If Chipotle Were Lean, Their Record Wu’d Be Clean

With the announcement that new e-coli outbreaks across the mid-West have been detected in Chipotle stores (in addition to the recent November outbreak in Washington and Oregon), I’m reminded of recurring issues in almost every organization I’ve been involved in. Issues and problems the leaders saw creep up over and over again. Only in this case, the recurring problem is as serious as it gets, namely life threatening. My sincere empathy goes out to any customer who has suffered from a food-borne illness. I too have unknowingly ingested tainted food that ultimately put me in a state of immobility, and I don’t wish that on anyone.

If Chipotle managed their expansive global operation with lean thinking, they most likely would not be facing the situation they are in today (CMG stock at 535 yesterday from 757 high). Here’s why. A company practicing lean thinking solves their problems by fixing the process, and process thinking comes in five parts:

Manage the Process to Get Quality
  1. The procedure that is followed to consistently get the desired result. For Chipotle, this would be the methods they use to get the lettuce, tomatoes, bread etc. from the farms/bakeries to their restaurants, and the procedures they follow to store, prepare, and serve the final meals.

 

  1. The equipment that is used to help make the product. Chipotle’s trucks, containers, bins, refrigerators, ovens, etc.

 

  1. The material that goes into making the product. The actual ingredients Chipotle puts into the meals.

 

  1. The measurement of the products that are being made. Chipotle’s checks and quality assurance inspections to insure continuous feedback that everything meets their standards (and the FDA’s as well as other external standards).

 

  1. The people who put all of the above together in order to make the product. That would be Chipotle’s talent.

Lean thinkers pursue consistency (translated into high quality) by insuring each of these parts of a process is as close to the optimal goal as possible. Anytime something goes wrong, their problem solving assesses how far away from that optimal goal, each part of the process is. The problem solving is designed to find a countermeasure that will get an errant part of the process back to standard.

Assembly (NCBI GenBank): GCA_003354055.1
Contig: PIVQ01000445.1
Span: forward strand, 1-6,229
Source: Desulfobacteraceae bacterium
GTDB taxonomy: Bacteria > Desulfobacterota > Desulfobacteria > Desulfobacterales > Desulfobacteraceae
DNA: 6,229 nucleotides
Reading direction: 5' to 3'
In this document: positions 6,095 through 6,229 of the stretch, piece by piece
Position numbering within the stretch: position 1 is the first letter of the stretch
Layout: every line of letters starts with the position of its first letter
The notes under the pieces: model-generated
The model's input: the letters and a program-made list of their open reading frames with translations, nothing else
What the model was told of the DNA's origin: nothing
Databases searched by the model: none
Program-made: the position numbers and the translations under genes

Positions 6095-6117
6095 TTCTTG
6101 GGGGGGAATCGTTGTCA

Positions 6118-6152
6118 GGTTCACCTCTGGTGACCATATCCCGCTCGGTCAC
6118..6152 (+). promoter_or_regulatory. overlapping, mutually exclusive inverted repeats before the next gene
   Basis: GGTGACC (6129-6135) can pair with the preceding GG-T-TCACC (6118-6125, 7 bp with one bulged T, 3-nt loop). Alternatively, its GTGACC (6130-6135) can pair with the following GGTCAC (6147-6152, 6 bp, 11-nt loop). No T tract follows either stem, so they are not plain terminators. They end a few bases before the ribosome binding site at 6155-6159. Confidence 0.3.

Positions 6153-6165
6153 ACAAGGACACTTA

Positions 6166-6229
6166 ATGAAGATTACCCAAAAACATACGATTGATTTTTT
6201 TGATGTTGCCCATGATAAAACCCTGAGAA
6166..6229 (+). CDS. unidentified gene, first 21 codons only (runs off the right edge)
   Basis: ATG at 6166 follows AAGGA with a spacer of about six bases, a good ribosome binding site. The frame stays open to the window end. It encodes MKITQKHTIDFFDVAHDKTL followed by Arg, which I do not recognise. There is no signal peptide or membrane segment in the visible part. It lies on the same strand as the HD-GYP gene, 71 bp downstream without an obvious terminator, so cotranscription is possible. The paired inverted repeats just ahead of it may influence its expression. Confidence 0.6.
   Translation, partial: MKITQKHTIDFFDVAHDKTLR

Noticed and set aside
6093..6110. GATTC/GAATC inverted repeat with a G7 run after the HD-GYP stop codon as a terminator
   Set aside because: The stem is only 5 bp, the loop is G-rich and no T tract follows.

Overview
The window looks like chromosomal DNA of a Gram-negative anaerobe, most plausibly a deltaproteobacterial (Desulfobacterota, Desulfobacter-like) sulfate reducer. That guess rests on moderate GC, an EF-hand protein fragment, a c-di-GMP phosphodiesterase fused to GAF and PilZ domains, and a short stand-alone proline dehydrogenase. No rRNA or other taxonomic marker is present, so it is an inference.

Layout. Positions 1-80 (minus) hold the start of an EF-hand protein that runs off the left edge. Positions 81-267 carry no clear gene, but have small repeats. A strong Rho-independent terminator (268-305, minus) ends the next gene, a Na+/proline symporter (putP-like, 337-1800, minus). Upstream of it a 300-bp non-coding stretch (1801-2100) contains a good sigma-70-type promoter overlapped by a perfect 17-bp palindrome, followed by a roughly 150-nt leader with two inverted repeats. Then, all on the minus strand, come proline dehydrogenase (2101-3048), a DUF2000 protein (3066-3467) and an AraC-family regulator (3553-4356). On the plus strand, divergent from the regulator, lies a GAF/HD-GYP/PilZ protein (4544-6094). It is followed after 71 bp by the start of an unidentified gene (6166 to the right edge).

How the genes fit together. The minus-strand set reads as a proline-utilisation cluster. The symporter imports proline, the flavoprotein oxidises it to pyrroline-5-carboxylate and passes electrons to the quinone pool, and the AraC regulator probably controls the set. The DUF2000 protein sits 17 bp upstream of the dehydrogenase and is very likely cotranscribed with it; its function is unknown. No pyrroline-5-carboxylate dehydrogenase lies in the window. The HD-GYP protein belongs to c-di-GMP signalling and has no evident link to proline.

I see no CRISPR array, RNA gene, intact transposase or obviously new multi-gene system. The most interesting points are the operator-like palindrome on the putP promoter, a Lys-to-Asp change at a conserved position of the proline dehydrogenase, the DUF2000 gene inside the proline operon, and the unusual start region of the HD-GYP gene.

Stop Blaming the Talent

In comparison, the most common starting point for companies that don’t employ lean thinking is “What did you do wrong?” This question implies it is the fault of the person who is doing the work when the problem is discovered. The most common fix for not-lean-thinkers is “Pay more attention from now on!” One of my first activities at a new client is to pull out as many quality alerts as I can find, to see what the “final fix” is. More often than not, the problem is assessed as worker error or oversight, and the fix is to pay more attention. Sometimes it’s even punitive, wrongly so due to the obvious reason that there are four other candidates to look at before we ever need to assess the role of the talent.

I don’t know what Chipotle is doing at this time (besides closing the stores where known incidents occurred). I do know that they experienced major food borne incidents twice before, as little as three months ago. I also know that if Chipotle approached their food making experience using the process-oriented problem solving I’ve outlined above, they would probably not be facing their fourth mass-store closing in such a short period of time.

The Blame Game Won’t Get You Quality

Chipotle’s answer (and that of many food chains) may be that it was the tomatoes, or some raw ingredient they used. To lean thinkers, all materials are part of the system and therefore can/must be 100% defect free. You can’t produce a defect free product with material that isn’t completely defect free, right? IT folks know this as garbage in, garbage out.

If you’re thinking 100% defect free is impossible, fair enough. That’s a topic for another time. But for now, just know that if Chipotle were operating under lean management principles, there would not have been a second outbreak of food borne illness in any of their stores, let alone a third and fourth one.

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About Jim

I am the founder of the Lean Expert Academy, partner in the Lean Leadership Institute, and author of the soon to be released book, Lea(R)n Thinking. I am also the CEO of a lean consulting company where I train lean consultants to implement the exact methodology and techniques that you will learn here.

I’ve been called “The Wolf” . . . because for many years, every time something went wrong at a client’s implementation, I got the call and not only fixed it, but got even more consulting work out of “the crisis.”

I’m on a quest to “bend the universe.” I believe it’s not okay for us to sit back and just let the lean movement limp along, as it has over the past 30 years. It’s time for all of us to turn up the power and turbocharge the efforts, so that everything that has the name management attached to it, is done with lean thinking and lean management.

My goal is to produce as many excellent lean thinking implementers as possible – to arm you with the ability to recreate what I and my team of consultants have been doing consistently for the past six years.

  
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